Could breastfeeding reduce the risk of childhood cancer?
From preventing allergies to lowering the risk of infections, numerous studies have shown that the benefits of breastfeeding extend well beyond basic nutrition. Now, new research suggests a mother’s milk can also lower the risk of childhood leukemia.
Researchers at the University of Haifa in Israel looked at 18 major studies examining cancer rates in breastfed children from various countries throughout the world, and what they found was that those children who were breast-fed for 6 months or had a 19 percent lower risk of developing childhood leukemia than those who were breastfed for less than 6 months, and those who were not breast-fed at all.
When we look at the rates of pediatric infections, common colds, ear infections, asthma and allergies, we see a significant difference between children who are breast-fed and those who aren’t. And this new evidence gives weight to the links that we know exists between the immune system, genetics and cancer.
Study authors found that there are several biologic components to breast milk that could explain the lower cancer rates observed in breast-fed babies. Breast milk contains lactoferrin, an antibody that can destroy harmful microbes and reduce the body’s inflammatory response to foreign substances. It also contains cancer-killing antibodies and stem cells similar to those found in embryos.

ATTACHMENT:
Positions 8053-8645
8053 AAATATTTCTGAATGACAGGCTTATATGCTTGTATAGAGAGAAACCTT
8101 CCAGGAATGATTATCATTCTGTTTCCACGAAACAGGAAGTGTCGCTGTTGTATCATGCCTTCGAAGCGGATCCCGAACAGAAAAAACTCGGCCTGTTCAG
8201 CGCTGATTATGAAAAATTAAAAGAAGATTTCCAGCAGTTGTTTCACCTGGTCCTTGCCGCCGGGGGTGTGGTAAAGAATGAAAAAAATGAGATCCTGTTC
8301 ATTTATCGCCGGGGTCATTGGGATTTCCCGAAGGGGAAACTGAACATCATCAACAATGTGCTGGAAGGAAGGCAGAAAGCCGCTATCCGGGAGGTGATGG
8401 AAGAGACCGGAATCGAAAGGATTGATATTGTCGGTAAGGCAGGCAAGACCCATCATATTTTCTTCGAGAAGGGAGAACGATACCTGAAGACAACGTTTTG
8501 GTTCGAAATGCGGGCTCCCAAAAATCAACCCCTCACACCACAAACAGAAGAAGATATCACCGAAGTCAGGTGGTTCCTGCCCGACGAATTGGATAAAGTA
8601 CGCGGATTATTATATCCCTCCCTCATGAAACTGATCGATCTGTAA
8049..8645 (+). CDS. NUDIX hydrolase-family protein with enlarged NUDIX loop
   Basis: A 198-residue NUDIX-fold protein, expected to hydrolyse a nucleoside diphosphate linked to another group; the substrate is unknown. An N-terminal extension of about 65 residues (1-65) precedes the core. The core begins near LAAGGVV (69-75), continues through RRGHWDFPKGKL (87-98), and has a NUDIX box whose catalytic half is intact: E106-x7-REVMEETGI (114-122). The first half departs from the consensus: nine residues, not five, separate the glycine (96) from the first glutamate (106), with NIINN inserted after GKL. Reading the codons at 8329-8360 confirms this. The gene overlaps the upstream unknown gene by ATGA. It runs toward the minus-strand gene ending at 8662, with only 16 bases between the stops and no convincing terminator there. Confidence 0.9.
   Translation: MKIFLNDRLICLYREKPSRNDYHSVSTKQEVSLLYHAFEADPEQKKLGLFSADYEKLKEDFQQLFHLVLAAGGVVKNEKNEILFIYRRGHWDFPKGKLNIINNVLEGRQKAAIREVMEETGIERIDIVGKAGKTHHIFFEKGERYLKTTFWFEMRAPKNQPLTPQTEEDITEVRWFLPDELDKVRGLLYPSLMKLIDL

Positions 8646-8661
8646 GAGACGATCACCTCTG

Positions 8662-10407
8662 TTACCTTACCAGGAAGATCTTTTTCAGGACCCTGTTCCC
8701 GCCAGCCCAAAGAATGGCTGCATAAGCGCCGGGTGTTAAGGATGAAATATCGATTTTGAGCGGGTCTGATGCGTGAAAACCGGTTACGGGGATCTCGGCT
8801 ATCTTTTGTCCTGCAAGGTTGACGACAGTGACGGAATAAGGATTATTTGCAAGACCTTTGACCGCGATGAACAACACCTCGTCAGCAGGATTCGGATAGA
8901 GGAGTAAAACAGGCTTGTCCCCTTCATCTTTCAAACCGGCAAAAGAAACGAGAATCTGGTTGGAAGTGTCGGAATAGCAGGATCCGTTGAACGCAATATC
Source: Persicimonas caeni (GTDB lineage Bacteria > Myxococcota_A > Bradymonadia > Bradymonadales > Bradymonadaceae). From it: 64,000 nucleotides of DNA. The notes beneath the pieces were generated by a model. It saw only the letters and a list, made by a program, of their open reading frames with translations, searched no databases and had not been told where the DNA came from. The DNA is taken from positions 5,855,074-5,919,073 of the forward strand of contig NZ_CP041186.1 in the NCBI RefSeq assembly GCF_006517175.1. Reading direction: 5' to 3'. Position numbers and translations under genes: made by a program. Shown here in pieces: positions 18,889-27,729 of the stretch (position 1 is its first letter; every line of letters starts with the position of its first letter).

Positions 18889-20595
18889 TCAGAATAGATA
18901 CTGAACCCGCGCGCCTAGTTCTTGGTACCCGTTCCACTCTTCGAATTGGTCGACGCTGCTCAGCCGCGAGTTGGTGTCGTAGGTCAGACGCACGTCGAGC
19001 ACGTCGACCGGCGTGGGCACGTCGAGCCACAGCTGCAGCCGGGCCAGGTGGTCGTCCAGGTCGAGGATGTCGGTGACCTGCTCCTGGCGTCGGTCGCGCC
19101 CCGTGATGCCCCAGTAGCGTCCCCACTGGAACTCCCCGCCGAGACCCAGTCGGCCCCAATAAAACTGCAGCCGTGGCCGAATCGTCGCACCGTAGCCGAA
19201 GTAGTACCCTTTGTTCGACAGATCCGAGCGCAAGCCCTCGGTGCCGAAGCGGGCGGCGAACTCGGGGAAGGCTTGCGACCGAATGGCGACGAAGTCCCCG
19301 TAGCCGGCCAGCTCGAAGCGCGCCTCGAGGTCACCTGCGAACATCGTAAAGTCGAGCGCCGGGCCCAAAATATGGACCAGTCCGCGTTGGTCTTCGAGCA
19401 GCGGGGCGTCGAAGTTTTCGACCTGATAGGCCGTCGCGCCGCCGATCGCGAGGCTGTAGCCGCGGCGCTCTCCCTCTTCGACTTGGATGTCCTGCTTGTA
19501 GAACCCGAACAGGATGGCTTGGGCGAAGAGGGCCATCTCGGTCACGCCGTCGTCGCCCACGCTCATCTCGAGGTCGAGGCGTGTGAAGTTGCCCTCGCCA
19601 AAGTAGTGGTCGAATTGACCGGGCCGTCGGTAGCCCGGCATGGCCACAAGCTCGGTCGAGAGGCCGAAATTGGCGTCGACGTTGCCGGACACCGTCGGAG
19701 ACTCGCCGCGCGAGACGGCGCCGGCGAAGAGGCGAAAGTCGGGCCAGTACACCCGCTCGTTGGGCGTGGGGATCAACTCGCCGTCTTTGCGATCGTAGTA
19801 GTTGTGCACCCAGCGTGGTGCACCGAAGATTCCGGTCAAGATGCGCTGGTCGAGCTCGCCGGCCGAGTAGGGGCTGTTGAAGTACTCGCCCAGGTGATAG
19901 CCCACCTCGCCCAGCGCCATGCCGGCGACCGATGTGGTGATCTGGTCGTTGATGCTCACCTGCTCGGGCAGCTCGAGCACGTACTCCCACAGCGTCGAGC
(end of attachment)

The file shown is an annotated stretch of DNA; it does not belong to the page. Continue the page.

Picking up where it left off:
The American Academy of Pediatrics recommends exclusively breast-feeding for the first 6 months of life, although any amount you can do for your child is beneficial. Now, if you are unable to breast-feed for any reason, you should not feel guilty. But if you can, you should.
More research needs to be done, but, in the meantime, I hope society continues to make strides toward supporting this natural process and making it easier and more accessible for new moms.